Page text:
- What is Chapter 13 bankruptcy?
- What is a Chapter 13 plan?
- What is confirmation of a Chapter 13 plan?
- Can a bankruptcy 13 plan be modified?
- Who is a Chapter 13 trustee?
- What is a Chapter 13 discharge?
- What debts are not dischargeable in Chapter 13?
- What is a Proof of Claim?
- Is there a deadline for filing a Proof of Claim?
A Chapter 13 trustee is an individual who is appointed by the U.S. Trustee’s Office to be the trustee of the bankruptcy estate of each person who files for Chapter 13 bankruptcy relief. Bankruptcy judges do not handle the day-to-day administration of cases. The Chapter 13 trustee usually has a large staff including his or her own attorneys. In the Northern District of California, there are different Chapter 13 trustees for the Oakland division, the San Jose division and the San Francisco division. The Chapter 13 trustee is responsible for the administration of the bankruptcy estate and does not represent either the creditors or the debtors. For those in Walnut Creek and the rest of Contra Costa County, our trustee is based out of Hayward, California.
The primary duties of the trustee are to collect payments from the debtor, make payments to creditors, ensure that the plan is followed, and administer the case until it is closed. The trustee also will be the one who will examine the debtor under oath at his or her meeting of creditors. When the case is filed, the trustee’s office reviews all of the documents filed by the debtor which include the bankruptcy petition, schedules, statement of financial affairs and most importantly the chapter 13 plan. The goal of debtors is to get the chapter 13 trustee to recommend confirmation of their chapter 13 plan so that the case administration can move forward. Not getting a plan confirmed will result in the dismissal of the case.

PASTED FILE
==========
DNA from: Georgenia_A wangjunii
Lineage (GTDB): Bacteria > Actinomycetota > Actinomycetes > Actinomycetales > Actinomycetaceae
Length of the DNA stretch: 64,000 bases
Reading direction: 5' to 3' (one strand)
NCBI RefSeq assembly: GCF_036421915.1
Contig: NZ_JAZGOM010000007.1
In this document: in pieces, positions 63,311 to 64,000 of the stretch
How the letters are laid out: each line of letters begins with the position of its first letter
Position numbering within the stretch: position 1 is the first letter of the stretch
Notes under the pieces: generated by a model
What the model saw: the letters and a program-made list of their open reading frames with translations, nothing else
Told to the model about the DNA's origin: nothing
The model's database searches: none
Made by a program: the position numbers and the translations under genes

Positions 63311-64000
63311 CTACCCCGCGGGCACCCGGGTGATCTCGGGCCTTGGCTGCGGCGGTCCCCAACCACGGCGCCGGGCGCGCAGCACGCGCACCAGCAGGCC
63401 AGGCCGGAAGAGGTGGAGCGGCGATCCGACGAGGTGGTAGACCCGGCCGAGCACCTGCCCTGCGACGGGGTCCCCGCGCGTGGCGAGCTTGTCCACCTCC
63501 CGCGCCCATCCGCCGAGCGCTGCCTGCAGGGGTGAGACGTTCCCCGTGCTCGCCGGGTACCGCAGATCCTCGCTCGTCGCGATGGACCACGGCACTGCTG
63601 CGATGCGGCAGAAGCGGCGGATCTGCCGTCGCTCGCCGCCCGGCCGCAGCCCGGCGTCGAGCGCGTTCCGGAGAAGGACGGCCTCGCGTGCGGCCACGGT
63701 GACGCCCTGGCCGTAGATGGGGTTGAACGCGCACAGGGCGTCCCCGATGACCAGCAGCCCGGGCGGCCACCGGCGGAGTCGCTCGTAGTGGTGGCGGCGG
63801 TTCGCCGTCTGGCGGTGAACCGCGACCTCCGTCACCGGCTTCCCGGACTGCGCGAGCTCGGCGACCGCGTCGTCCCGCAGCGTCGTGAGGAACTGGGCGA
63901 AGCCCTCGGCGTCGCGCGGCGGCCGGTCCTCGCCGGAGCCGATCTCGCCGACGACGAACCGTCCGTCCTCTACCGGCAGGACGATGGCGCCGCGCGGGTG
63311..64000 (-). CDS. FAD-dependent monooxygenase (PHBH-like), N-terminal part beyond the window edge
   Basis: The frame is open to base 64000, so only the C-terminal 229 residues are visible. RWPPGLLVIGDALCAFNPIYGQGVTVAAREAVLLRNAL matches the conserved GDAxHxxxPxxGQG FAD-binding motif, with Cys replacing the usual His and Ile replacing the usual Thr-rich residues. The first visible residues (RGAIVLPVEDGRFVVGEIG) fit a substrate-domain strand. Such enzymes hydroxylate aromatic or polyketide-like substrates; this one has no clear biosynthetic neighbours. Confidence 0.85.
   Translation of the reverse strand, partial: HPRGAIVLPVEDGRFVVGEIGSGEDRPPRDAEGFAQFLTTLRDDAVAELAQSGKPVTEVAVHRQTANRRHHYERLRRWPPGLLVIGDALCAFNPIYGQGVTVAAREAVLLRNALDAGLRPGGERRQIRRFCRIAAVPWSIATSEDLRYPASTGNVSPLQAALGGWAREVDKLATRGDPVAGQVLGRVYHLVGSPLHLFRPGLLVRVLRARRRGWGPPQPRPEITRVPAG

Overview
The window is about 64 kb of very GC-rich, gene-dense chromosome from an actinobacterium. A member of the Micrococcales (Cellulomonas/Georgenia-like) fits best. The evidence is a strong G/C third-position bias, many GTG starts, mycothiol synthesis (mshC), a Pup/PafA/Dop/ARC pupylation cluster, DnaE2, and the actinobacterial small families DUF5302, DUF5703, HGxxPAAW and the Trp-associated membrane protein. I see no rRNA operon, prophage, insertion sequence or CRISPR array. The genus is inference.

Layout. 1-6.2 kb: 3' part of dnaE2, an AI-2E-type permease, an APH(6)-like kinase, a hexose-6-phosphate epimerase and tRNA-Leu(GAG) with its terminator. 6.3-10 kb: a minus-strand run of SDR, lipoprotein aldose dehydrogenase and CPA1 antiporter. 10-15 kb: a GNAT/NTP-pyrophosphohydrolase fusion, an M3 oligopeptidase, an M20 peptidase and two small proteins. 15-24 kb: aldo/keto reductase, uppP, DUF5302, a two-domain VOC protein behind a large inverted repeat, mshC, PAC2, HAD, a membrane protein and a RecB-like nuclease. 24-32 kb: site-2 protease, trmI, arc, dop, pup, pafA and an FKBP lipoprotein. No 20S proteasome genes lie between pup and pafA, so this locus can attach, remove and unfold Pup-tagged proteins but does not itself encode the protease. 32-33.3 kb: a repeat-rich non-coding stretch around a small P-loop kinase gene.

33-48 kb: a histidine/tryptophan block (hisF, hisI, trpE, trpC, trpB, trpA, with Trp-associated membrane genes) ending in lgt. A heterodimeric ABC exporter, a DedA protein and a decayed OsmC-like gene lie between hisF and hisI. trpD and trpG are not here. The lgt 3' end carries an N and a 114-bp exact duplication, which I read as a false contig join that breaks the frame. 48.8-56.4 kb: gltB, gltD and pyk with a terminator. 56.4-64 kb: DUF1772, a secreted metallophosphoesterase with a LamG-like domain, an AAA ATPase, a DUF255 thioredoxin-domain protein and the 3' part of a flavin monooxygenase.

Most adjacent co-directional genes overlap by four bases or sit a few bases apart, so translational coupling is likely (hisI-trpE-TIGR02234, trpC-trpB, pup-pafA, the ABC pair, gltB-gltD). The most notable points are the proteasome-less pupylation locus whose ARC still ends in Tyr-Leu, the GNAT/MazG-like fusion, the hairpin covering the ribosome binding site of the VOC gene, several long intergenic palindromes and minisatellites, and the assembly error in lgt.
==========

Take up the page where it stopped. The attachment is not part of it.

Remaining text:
The Chapter 13 trustee is assigned to the case from the day the case is filed until the day the case is closed. That time period can be up to 5 years. The trustee’s office monitors all documents that are filed with the court. During the case, debtors sometimes have to modify their chapter 13 plan. The trustee will review the modification motion and can object as necessary to ensure the case is properly administered. The trustee monitors the payments made by the debtor. Debtors have to make a monthly payment. If the debtor fails to make timely monthly payments, the trustee can file a motion to dismiss the case. The trustee will also deal with sales of real estate. Sometimes a debtor has to sell real property to properly fund their chapter 13 plan or to pay off the mortgage company. The trustee has the power to approve sales or refinances without a court order. The trustee will deal with the debtor, debtor’s attorney and the title company. The trustee will even get involved if the debtor needs to get financing for a new car. The trustee has to approve any car loans incurred while a debtor is making their plan payment.
Call David A. Arietta at (925) 472-8000 to go over questions about Chapter 13.